A sign for a phone technician in Uganda ©

Ken Banks

Ken Banks is a British social entrepreneur who uses mobile technology and the web to effect positive social and environmental change. He has spent the last two decades working in Africa with his organisation kiwanja.net, harnessing the spread of the web and the ubiquity of mobile phones to create solutions to humanitarian problems.

His organisation has now helped NGOs in over 190 countries with projects such as FrontlineSMS, a text-messaging platform set up in 2005 to empower people to share on-the-ground information and organise aid during humanitarian crises.

We asked Banks how the web has transformed his work and what the future holds for him.

How did you get started as a social entrepreneur?

My early interest in the sector came with a desire to understand imbalance in the world, and whether or not I could meaningfully contribute to addressing it. I felt guilty that I had the chance of a much better life than someone else just because I was born in a particular place. That simple fact still drives much of what I do and, if anything, has been amplified now that I have young children.

What impact has the development of the web had on your work?

It has been significant. In the mid-1980s, when I first took an interest in global development, there was very little that someone with a technical background could meaningfully do. I had to wait about 20 years for two things to happen.

First, mobile technology began to make its way into rural areas of developing countries, giving a direct communication channel to the people I felt needed help.

Second, the web began to work its way around the world, allowing me to build networks and make contact with NGOs to promote the text-messaging solution I was offering. In those early days, without the web providing a global communication and distribution network for my software, I would have struggled to get it into any country, let alone the more than 190 it has ended up in.

How much has changed with access to web connectivity in Africa and other regions you are working in?

It’s unrecognisable – yet there’s still a very long way to go. Access to the web has created an environment in which local innovators and talent can thrive, allowing them to develop their own solutions to their own problems. It wasn’t like this when I started out.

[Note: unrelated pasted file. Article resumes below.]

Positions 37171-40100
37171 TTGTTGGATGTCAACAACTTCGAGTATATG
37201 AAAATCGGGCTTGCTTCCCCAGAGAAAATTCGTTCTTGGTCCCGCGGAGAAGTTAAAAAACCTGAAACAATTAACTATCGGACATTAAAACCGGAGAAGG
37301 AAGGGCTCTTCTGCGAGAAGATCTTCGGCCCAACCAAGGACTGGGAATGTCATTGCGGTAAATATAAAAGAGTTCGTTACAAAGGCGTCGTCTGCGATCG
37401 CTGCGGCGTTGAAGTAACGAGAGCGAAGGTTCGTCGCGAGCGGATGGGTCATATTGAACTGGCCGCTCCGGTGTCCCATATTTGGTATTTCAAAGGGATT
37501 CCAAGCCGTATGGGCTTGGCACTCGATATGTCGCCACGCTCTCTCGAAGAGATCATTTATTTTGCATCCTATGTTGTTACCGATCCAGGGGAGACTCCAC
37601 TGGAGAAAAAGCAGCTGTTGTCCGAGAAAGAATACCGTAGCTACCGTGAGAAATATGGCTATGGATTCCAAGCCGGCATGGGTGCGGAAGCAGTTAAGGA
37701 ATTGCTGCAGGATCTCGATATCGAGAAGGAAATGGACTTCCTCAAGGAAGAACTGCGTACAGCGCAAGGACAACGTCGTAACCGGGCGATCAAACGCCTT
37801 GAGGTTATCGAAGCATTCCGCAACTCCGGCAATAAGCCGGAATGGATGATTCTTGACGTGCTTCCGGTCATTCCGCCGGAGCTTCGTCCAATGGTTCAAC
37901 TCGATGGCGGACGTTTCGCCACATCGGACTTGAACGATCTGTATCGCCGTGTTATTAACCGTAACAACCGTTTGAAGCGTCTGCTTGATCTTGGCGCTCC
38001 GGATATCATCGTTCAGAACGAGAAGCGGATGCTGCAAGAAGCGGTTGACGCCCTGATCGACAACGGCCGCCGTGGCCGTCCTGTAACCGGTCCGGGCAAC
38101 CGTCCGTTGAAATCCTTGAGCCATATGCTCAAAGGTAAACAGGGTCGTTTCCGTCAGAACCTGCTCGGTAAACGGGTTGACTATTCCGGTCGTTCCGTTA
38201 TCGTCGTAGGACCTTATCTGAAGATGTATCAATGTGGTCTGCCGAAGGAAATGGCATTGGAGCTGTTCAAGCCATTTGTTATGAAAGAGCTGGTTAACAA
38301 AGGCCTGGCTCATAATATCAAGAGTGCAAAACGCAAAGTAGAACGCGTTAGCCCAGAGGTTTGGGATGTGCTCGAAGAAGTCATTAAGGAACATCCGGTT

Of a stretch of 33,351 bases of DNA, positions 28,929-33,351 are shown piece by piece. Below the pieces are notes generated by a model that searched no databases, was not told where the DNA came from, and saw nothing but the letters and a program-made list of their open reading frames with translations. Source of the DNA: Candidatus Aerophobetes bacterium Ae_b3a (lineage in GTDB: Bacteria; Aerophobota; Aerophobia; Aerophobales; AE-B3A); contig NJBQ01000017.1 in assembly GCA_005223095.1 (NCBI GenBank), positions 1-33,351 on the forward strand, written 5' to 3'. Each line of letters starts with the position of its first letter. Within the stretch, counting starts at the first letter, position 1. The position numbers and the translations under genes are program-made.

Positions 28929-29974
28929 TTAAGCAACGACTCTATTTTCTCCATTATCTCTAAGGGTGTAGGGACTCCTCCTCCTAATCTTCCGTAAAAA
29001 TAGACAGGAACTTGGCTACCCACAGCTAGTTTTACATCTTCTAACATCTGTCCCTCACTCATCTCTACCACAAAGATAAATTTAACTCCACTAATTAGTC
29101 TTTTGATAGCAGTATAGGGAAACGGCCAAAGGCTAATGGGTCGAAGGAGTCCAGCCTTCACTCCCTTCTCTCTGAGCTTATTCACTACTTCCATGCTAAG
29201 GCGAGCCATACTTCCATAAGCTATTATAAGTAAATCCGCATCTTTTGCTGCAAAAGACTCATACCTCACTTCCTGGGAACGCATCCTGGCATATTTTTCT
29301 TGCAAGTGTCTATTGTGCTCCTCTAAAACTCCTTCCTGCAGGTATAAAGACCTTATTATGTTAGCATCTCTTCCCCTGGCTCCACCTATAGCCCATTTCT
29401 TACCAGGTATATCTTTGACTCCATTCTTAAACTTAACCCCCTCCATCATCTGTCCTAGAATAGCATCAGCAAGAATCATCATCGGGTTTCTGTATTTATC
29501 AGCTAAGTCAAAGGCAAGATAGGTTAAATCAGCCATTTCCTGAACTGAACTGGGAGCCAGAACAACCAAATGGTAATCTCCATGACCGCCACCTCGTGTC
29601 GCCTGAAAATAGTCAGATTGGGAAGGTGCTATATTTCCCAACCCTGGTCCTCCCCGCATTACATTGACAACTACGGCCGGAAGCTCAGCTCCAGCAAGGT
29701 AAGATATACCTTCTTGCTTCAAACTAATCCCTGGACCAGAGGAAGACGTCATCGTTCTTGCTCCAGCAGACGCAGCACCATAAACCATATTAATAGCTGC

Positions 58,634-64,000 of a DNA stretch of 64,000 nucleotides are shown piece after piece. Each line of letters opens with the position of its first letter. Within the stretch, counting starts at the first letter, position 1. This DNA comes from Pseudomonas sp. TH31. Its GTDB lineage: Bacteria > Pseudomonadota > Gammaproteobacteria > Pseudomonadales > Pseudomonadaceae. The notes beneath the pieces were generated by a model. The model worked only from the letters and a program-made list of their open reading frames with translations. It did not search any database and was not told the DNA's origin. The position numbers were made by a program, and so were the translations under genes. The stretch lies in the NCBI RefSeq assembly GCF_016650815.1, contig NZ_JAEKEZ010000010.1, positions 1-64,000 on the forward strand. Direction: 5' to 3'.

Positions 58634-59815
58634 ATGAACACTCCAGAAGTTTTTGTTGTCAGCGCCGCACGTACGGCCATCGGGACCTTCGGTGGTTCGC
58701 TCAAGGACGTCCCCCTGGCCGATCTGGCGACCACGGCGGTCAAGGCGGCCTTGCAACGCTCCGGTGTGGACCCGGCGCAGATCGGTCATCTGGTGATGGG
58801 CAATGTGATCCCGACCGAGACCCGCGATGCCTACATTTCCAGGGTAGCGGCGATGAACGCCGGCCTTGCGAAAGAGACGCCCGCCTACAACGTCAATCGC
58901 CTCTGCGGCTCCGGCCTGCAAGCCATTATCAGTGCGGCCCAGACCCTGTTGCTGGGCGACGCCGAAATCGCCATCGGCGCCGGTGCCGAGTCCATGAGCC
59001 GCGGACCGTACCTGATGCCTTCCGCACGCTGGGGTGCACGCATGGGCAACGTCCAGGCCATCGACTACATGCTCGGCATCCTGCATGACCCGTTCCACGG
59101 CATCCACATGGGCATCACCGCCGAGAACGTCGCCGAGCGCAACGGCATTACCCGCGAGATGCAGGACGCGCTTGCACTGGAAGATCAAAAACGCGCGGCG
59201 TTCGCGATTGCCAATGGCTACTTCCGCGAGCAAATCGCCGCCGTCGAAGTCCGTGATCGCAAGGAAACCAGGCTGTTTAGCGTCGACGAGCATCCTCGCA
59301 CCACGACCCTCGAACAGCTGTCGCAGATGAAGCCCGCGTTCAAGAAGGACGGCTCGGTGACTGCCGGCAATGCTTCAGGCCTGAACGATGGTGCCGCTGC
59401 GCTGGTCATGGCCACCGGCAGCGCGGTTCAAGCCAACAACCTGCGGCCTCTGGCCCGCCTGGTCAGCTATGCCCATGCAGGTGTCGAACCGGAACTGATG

What do you think still needs to happen to close the global digital divide?

I don’t believe the divide, particularly in developing countries, will ever be fully closed. Closing it will require business models that work, technologies that can deliver the web speeds required in the areas where it’s needed most, and for mobile devices to continue dropping in price.

FrontlineSMS software in use in a hospital in Malawi ©

Josh Nesbit

Are there any projects by other leading social entrepreneurs that inspire you?

I think that kubatana.net in Zimbabwe is doing great work. They were the first users of FrontlineSMS and, under the most challenging of conditions, they used all manner of technologies to mobilise and inform the Zimbabwean public during Mugabe’s brutal and corrupt time in office.

I’m also a big admirer of Tarik Nesh-Nash, founder of GovRight, who uses a series of online and offline tools to bridge the gap between citizens and government in North Africa, a region currently exploring new possibilities of self-determination.

What is next for you?

After an incredible 15 years building up kiwanja.net, I decided earlier in 2018 to close it down and move on. There were a number of reasons for my decision – a frustration with the focus and direction of much of the technology-for-development sector, a sense that I’d done all I could over that time, a desire to bring a little more stability and financial security to my family, and the lure of a new challenge.

In April I joined Yoti as head of social impact. Yoti develops digital identity solutions and is doing some of the most exciting and innovative work in this growing field. It is my job to identify ways in which we can apply their expertise and technology to support humanitarian efforts around the world. We’ve got some exciting projects underway which I hope we’ll be able to start sharing with the wider world soon.

Do you have any recommendations about what we can all do to bring about positive social change?

There are some simple things. First, take an interest: read widely and make an effort to meet like-minded people. Second, empathise: take time to understand what life is like for those less fortunate than yourself. Third, pick something big: get behind a major global campaign that addresses a major global challenge. And finally, pick something small: get behind a local organisation, addressing a local problem that you’re passionate about.

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